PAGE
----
“So many countries, so many customs” – this proverb is very well known worldwide. And not without a reason – it’s simply true. In every country foreigners will be facing some unknown for them habits. And again – for every nationality they may be different. We decided to provide you with a series of articles describing differences we – as internationals – experienced while studying in Germany. Our idea is to publish a few articles in the coming weeks describing different solutions applied in Germany. Are you ready to discover a few of them with us? Let’s start with the pfand system!
Paying deposits for bottles? Collecting bottles at home? Spending on bottle deposit more than on the beverage itself? That’s crazy!
These were my first thoughts when I found out about the pfand system in Germany. The first time I was shopping some beverages the receipt I got in the store surprised my – why did I have to spend more than I thought? Then I saw it – “Pfand, 8 x 0.25”. I spoke with my boyfriend about it who explained me the whole concept.
Germans are known for taking care a lot about the environment. Every year millions of tons of plastics are produced worldwide. These excessive amounts of plastic deteriorate our environment. Thanks to the pfand system Germans are able to significantly decrease the amount of plastic produced. Glasses bottles are simply rewashed, relabeled and reused. Plastic bottles are treated by a shredder and then this plastic is reused to produce a new bottle.
How does the pfand system work for me?
How does it look for a customer? Each bottle (like everywhere else) is labeled with a bar code. While scanning a bar code from bottles to our receipt automatically some amounts are added – for a glass bottle 8 cent, for plastic ones either 15 or 25 cent. Later on you simply bring the empty bottles, put it to a special machine available in stores in Germany and then a ticket is printed for you. The ticket is actually a small paper with a bar code showing how much the bottles you gave up are worth. You can use it either as a discount while shopping in this store or exchange it for cash. Sometimes, when this kind of machine is not available in a given store, you can simply give back the bottles to a cashier.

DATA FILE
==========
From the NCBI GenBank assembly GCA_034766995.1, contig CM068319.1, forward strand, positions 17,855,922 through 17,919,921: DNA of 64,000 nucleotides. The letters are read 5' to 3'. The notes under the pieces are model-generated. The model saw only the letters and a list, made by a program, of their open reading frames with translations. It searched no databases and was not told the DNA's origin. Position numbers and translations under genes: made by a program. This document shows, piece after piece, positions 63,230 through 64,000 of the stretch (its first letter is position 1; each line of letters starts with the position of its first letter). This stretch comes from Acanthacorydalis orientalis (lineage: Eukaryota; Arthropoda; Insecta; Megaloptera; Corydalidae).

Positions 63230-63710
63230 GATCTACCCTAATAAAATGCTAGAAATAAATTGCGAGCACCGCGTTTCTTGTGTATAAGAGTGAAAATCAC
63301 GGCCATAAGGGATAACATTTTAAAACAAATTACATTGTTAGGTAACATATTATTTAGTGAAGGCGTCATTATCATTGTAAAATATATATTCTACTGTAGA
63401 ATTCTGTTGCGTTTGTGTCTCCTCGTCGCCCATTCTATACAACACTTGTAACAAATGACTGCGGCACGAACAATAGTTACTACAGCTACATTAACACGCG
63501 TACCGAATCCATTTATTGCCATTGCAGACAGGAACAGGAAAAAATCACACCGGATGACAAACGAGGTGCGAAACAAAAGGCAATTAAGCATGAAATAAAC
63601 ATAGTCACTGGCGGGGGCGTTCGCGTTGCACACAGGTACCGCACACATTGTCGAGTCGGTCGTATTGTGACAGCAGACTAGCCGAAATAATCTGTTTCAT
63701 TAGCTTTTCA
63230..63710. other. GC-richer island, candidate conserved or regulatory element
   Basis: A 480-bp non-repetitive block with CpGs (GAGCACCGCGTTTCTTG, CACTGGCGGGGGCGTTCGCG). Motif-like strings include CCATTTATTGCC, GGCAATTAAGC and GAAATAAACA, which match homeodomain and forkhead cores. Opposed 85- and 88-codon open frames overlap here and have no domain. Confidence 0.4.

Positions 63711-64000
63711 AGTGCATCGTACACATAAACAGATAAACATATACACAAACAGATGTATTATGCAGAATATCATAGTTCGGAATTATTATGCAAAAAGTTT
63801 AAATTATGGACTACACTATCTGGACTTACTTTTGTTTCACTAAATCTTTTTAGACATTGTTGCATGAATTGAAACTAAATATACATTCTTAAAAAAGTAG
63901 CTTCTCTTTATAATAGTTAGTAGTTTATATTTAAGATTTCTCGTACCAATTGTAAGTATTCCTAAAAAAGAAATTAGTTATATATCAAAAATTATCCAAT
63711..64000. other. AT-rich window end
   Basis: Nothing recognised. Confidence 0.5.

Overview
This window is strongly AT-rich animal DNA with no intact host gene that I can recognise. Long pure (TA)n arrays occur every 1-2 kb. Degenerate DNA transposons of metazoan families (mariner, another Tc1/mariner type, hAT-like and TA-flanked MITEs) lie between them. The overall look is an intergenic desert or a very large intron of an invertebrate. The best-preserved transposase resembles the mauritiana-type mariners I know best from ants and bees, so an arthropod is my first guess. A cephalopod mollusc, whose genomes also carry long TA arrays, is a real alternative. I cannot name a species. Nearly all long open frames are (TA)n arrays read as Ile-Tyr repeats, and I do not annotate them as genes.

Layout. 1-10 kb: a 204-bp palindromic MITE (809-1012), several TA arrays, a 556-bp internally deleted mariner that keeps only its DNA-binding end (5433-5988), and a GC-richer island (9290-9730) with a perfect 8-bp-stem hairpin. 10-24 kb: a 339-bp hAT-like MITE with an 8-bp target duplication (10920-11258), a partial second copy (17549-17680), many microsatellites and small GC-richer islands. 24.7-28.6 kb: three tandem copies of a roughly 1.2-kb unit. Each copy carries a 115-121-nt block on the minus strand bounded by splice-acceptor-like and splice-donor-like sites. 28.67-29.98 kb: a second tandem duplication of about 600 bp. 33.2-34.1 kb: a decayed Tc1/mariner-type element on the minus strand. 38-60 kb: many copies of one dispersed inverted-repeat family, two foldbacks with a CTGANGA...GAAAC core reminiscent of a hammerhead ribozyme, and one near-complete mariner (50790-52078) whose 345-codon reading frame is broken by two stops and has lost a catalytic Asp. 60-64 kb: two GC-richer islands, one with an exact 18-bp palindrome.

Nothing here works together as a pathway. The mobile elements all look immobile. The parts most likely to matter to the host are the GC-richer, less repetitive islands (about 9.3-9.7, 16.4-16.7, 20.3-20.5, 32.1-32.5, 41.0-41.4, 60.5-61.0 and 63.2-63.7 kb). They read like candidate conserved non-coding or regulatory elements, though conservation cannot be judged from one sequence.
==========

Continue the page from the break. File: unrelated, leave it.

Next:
Not always you get back as much as you spent. For example if you bring lots of bottles to Netto, very often their machines don’t accept the glass bottles if the beverage was bought somewhere else. It’s even worse with Lidl – their machines accept only the bottles that were bought in their store. And sometimes, especially if you do not have a car, it’s really inconvenient to give back the bottles to the same chain. Also if the label is somehow destroyed and the bar code is unreadable the machine will not be able to accept this bottle. So sometimes you have no other option than simply leave the bottle aside the machine and accept the loss of money.
Pfand system – solution for all countries?
Even though at the beginning I was skeptical about this solution, I started to appreciate it after some time. In Poland unfortunately still lots of plastic is not reused. We don’t have to pay extra for the plastic bottles, therefore nobody has an incentive to store them and give back where they belong. It’s simpler just to throw them away to a trash bin. And even though we do segregate trash, still tones of plastic deteriorate our environment. And don’t we all want to appreciate our beautiful world and make something good for it? Sure we do! And now we can. With the pfand system.